Last week we looked at 4 Steps to Diligently Delegate. There are five very common barriers to enacting a successful delegation. Good project managers understand what these are and avoid the pitfalls.
1. The project manager may have a personal interest in the task. While you may have a personal interest, your job now is to manage and grow the team. Don't let your personal interests get in the way of a successful delegation, especially if it will help another team member grow. Often project managers think, "I can do it better or faster myself." While this may be true, it's again clearly not helping the team. Give team members the opportunity to grow.
2. The project manager may lack confidence in the capability of others. It's important for you to personally know each and every team member. Don't lose sight of this - you should confidently know the capabilities of each team member. Have occasional one-on-one meetings to learn more about the team and touch base briefly on a daily or at least a weekly basis.
3. The project manager may also be afraid to lose control of the work and not know what is going on. Appropriate follow-up after the delegation is a good way to stay informed. Set regular progress review milestones. They may be at regular intervals or as some of the work is completed - decide what is best for activity and project circumstances. It is also not appropriate to overload or burden someone. Make sure you consider workloads when you choose the right person for the assignment.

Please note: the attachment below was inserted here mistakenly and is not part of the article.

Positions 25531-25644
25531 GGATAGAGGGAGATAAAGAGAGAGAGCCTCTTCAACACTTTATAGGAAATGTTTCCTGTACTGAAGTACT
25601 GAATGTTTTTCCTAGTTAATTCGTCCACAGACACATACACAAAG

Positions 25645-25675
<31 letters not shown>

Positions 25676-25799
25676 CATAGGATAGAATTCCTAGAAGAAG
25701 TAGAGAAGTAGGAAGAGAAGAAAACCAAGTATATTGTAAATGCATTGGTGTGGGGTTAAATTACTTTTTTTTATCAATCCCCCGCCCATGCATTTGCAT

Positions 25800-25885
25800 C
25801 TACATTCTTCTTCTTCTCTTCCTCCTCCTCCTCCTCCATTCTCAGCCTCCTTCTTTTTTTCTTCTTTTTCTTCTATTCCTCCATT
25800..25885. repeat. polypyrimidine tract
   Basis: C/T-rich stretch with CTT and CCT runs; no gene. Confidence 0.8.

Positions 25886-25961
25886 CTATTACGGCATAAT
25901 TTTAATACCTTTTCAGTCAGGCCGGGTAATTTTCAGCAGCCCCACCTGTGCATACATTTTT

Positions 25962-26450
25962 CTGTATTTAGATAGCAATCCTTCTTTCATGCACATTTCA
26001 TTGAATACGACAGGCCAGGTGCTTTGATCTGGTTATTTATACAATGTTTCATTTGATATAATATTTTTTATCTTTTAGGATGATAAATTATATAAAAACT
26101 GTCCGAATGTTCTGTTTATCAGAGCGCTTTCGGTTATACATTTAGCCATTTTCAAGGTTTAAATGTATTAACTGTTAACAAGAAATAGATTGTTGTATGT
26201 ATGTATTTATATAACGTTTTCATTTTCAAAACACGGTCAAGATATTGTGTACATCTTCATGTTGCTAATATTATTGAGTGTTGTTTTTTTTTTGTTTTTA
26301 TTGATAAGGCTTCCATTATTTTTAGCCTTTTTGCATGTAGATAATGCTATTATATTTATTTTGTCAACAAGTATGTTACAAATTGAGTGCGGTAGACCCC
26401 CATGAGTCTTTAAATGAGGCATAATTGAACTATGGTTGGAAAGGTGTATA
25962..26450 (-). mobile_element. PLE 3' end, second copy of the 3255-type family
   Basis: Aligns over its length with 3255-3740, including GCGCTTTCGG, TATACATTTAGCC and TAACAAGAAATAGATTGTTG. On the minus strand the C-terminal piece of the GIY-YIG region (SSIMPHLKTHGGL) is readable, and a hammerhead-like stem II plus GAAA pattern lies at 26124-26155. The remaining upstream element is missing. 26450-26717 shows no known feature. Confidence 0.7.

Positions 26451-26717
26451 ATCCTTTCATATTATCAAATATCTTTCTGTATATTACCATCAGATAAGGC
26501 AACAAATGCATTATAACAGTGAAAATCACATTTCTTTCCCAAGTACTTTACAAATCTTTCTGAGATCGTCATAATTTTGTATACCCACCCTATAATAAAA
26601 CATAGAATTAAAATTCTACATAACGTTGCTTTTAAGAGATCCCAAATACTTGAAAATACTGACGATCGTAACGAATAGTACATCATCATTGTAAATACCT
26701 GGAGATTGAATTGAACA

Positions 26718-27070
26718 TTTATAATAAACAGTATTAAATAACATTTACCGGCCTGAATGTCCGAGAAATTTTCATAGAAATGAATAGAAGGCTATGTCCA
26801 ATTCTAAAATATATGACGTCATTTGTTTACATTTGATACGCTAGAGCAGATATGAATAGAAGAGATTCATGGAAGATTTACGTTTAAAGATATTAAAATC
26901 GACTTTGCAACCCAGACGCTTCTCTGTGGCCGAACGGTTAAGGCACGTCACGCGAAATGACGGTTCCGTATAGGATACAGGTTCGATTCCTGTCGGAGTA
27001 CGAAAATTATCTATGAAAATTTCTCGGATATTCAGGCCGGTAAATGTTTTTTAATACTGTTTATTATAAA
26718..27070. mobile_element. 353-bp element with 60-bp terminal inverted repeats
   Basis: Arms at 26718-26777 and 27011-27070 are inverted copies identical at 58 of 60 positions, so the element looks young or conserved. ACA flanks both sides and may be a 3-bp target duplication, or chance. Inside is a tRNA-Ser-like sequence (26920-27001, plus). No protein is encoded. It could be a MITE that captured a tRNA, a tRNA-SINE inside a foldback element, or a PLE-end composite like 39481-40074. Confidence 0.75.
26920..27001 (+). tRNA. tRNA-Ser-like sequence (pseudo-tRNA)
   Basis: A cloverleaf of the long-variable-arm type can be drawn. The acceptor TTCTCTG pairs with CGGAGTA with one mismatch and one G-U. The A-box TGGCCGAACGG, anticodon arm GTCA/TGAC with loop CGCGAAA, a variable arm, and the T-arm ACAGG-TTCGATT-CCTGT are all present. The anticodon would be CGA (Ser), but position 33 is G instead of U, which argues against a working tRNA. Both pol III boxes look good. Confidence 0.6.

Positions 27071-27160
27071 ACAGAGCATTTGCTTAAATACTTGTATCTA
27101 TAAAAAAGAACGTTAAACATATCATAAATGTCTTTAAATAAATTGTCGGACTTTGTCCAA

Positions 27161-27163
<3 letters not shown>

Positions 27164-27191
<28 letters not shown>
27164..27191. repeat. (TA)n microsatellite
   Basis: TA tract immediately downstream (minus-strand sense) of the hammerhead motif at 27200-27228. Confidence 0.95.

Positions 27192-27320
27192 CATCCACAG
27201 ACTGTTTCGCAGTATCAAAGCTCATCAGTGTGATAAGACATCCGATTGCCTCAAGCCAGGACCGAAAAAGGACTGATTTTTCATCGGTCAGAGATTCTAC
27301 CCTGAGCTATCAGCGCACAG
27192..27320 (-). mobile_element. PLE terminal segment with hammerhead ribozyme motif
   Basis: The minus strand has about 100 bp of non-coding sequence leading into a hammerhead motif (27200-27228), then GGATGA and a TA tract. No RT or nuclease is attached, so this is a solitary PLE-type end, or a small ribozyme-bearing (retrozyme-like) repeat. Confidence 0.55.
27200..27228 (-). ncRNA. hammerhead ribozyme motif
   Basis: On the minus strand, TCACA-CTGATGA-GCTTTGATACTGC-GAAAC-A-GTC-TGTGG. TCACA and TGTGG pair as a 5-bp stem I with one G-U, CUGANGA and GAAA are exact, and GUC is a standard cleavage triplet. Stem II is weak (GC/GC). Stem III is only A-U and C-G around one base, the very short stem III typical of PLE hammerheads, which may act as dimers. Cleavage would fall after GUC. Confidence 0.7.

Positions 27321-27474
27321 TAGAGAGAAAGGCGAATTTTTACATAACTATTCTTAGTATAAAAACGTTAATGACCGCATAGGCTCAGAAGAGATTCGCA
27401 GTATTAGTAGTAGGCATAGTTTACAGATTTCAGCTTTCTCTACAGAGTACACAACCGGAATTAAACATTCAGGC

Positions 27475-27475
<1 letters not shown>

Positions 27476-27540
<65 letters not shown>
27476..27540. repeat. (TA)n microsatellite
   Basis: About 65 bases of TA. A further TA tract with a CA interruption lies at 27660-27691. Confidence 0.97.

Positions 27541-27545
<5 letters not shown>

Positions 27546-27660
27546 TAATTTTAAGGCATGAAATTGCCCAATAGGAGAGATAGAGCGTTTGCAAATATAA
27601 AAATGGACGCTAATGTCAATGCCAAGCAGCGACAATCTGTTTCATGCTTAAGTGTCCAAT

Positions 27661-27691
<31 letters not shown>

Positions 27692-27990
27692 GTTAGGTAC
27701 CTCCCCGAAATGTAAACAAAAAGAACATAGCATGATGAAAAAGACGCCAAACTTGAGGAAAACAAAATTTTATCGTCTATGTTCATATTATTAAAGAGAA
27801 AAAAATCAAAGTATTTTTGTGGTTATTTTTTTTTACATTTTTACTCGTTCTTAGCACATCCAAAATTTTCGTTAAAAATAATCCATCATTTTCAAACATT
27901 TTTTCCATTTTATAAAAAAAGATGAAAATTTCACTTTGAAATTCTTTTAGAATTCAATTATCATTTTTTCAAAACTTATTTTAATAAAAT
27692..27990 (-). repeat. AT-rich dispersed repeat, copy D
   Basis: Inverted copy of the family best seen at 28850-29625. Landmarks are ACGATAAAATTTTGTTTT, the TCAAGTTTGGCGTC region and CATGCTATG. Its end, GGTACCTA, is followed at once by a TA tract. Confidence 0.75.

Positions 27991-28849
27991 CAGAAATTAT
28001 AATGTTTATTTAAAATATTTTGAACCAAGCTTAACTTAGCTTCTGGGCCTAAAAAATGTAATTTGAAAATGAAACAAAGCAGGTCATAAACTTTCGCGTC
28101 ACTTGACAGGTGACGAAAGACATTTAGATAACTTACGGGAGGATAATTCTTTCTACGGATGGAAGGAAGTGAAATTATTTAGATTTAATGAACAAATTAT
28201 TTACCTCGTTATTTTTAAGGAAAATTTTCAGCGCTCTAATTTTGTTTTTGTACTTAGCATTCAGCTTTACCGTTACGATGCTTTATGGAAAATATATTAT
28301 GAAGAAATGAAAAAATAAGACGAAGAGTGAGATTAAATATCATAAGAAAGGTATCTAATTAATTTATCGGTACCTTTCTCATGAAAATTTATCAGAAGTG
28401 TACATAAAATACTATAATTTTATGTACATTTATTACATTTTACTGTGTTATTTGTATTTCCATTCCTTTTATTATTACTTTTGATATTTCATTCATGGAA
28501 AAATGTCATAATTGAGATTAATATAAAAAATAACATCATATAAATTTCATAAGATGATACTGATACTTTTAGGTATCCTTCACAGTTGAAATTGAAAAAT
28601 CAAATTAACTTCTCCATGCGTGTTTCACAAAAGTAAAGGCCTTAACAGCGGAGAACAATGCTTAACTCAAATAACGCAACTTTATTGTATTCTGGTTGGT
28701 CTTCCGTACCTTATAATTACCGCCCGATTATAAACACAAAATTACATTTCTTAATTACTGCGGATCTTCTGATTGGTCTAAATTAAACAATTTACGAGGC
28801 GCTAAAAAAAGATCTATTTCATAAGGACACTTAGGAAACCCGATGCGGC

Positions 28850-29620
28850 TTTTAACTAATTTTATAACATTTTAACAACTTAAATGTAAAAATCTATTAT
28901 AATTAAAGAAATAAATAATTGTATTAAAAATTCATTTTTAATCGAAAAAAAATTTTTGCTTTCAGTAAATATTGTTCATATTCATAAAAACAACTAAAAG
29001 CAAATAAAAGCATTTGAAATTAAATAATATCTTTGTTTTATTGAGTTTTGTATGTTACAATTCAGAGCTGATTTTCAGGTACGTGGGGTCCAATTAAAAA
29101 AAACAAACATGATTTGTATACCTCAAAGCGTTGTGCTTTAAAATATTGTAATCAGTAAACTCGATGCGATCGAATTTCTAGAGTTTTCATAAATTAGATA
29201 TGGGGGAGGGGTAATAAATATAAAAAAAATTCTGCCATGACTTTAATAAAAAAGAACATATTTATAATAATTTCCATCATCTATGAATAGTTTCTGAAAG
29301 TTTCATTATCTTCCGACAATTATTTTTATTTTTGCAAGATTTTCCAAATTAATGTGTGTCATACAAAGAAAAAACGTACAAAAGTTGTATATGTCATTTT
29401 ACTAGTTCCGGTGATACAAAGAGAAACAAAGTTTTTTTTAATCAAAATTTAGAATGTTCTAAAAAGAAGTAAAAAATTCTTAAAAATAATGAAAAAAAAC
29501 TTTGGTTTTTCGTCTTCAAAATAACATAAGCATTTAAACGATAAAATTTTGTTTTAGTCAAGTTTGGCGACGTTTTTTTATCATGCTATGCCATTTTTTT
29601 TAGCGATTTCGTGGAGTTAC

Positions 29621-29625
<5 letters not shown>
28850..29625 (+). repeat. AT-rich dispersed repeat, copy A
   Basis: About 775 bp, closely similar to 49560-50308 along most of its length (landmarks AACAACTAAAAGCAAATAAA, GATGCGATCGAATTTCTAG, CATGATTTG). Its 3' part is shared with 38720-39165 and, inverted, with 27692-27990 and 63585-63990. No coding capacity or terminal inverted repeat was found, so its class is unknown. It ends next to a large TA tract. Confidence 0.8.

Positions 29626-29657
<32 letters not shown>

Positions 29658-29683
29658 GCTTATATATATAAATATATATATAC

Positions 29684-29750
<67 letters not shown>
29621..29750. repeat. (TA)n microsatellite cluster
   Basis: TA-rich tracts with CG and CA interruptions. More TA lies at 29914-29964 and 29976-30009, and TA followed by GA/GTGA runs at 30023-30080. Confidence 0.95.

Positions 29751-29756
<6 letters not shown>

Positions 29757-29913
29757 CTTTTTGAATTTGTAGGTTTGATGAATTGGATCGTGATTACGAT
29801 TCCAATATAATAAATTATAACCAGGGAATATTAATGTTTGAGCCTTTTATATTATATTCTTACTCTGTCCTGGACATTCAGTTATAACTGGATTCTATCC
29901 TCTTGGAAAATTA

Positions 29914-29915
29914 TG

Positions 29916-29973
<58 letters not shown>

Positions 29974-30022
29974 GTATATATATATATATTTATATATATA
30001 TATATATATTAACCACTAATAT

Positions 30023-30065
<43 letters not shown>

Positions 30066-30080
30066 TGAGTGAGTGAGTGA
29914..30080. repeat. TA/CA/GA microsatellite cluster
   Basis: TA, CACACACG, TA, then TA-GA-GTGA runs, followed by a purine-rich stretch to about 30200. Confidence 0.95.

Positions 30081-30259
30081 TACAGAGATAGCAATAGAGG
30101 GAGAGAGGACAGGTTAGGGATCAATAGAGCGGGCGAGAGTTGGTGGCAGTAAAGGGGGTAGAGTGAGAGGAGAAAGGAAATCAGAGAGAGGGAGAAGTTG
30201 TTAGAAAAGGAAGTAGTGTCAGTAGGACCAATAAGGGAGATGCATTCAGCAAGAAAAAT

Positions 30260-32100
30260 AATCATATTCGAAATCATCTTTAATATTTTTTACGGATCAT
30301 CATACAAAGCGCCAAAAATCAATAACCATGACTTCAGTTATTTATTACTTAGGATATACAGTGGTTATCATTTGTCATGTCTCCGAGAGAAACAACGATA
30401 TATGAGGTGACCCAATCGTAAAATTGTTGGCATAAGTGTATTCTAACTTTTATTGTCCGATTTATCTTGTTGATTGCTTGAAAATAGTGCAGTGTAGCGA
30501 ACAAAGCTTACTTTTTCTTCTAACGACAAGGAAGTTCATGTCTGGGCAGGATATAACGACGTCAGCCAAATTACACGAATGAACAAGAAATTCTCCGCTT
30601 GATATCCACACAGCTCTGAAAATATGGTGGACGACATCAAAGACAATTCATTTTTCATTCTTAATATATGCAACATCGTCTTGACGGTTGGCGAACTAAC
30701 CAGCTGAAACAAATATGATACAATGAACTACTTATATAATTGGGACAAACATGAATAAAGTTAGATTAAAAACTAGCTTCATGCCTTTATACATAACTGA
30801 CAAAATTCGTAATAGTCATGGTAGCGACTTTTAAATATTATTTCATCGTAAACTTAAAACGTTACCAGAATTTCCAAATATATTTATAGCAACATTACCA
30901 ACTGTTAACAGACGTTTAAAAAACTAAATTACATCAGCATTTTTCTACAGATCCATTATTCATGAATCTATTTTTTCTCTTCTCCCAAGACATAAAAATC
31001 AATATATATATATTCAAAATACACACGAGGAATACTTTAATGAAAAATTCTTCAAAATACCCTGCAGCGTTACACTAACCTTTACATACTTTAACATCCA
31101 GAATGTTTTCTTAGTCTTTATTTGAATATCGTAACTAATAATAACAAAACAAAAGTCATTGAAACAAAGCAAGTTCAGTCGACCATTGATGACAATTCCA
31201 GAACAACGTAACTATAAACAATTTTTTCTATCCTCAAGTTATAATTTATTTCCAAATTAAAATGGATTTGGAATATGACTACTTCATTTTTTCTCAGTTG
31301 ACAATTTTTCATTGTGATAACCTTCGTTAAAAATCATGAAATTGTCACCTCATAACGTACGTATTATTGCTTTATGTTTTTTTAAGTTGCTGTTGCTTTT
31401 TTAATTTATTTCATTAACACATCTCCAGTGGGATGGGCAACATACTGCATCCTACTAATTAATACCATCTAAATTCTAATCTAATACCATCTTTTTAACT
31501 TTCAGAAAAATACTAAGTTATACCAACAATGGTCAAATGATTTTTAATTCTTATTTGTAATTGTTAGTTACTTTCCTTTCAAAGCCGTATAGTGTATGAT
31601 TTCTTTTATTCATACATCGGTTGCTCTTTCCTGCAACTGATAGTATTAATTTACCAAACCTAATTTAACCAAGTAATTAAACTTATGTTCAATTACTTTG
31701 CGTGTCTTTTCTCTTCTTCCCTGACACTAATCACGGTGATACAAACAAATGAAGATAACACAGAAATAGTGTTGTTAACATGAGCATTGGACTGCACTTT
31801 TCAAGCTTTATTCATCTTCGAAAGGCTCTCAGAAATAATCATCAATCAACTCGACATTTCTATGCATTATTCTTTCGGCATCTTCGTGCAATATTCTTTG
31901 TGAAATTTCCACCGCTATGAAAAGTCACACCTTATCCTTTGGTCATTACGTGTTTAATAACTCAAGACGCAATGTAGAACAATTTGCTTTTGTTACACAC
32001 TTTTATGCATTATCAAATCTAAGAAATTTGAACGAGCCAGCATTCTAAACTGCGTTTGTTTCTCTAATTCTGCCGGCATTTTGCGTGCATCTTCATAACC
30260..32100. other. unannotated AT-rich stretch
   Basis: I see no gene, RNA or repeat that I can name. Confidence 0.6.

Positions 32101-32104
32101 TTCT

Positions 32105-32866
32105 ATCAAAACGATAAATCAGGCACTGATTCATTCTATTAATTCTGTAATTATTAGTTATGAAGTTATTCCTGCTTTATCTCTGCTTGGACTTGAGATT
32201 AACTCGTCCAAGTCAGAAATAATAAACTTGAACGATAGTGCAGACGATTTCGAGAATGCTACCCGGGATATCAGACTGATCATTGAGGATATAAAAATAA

4. Team members may fear criticism for mistakes or lack of confidence. Give feedback frequently and constructively. If this attitude persists in the team, after you've made a few delegations consider how you might either change your delegation strategy or the feedback that you give to support and empower the team.
5. Do not make inappropriate delegations. Do not delegate anything you are clearly responsible for and able to carry out. If a task is vague or ill defined, make sure it is better understood before delegating. Or make sure that the team member understands there may be something vague that needs to be accomplished. Crisis management and sensitive or confidential tasks are usually not good candidates for delegation. Once again, carefully consider how you handle these matters.
Considering these potential delegation issues will avoid unnecessary project risks. A successful delegation needs to be supported as the work progresses. Do not only identify the right person, but follow up with them as the work progresses. Be very clear about your expectations. Be sure you set standards for success, a timeline, and if the work will take more than a few days, set progress milestones for follow up.
If necessary, make sure that key stakeholders, that will be impacted are involved know that a delegation has been made. Then meet regularly with the team member to make sure work is progressing as planned. Keep stakeholders in the loop as necessary.
And most important, remember to practice acknowledgement. Celebrate success when the task is complete, and make sure the team member knows they were successful and their efforts were appreciated.
Today's post is based on a lesson from Accidental Project Manager: The Online Experience, a Project Hero Academy course. What to find out if the Academy is for you and learn more about project management? Visit https://accidentalpm.online/project-hero-academy to apply for free admission.
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